At the age of three-and-twenty Charles Templeton, my old tutor at Oxford, set himself to write a history of the Third French Republic. When I made his acquaintance some thirty years later he had satisfactorily concluded his introductory chapter on the origin of Kingship. At his death, three months ago, I understand that his notes on the precursors of Charlemagne were almost as complete as he desired. "It is so difficult to know where to start, Mr. Oakleigh," he used to say, as I picked my steps through the litter of notebooks that cumbered his tables, chairs and floor.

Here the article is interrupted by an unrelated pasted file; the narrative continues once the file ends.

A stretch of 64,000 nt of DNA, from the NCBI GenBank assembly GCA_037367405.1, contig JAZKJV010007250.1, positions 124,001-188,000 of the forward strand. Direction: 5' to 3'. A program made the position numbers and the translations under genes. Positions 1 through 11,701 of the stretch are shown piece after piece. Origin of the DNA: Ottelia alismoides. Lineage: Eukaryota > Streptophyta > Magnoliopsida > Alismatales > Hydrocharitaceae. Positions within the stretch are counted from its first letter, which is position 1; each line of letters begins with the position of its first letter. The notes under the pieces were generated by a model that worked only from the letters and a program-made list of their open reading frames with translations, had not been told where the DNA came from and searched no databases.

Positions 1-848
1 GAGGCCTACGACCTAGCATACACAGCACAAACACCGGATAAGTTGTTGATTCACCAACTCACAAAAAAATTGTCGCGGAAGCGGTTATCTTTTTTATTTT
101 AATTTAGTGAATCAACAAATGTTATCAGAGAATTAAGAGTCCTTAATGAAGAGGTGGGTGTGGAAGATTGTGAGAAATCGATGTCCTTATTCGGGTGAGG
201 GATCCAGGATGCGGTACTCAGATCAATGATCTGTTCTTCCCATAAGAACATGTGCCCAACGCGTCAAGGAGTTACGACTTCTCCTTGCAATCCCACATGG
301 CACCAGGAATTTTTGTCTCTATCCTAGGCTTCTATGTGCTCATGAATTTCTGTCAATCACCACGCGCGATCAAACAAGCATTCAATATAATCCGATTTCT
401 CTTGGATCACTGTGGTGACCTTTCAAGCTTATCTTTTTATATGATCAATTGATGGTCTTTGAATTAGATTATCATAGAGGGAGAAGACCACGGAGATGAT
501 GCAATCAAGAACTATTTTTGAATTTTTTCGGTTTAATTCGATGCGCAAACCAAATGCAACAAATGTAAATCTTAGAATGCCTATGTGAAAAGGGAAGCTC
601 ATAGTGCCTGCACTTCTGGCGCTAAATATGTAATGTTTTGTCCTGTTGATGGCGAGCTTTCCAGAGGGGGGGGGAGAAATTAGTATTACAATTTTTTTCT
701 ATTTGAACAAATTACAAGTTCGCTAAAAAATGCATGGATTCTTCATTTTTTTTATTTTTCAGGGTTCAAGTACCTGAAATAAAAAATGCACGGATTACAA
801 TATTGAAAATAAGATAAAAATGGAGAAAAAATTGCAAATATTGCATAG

Magnis componere parva. I am sensible of a like difficulty in attempting to sketch for the benefit of an eight-weeks-old godson the outlines of a world that was clattering into ruins during the twelve months anterior to his birth. Even were I desirous of writing a social history of England for the last thirty years, I should be placing myself in competition with men more able and better equipped than I am to describe the politics, the diplomacy, the economics, the art and the social habits of the past generation. It is wiser to attempt nothing so comprehensive, but to limit myself to those facets of English life which I have been compelled—nolens volens—to study. Others will come after me to tell the story in its entirety; the utmost I attempt to record is circumscribed, personal reminiscence.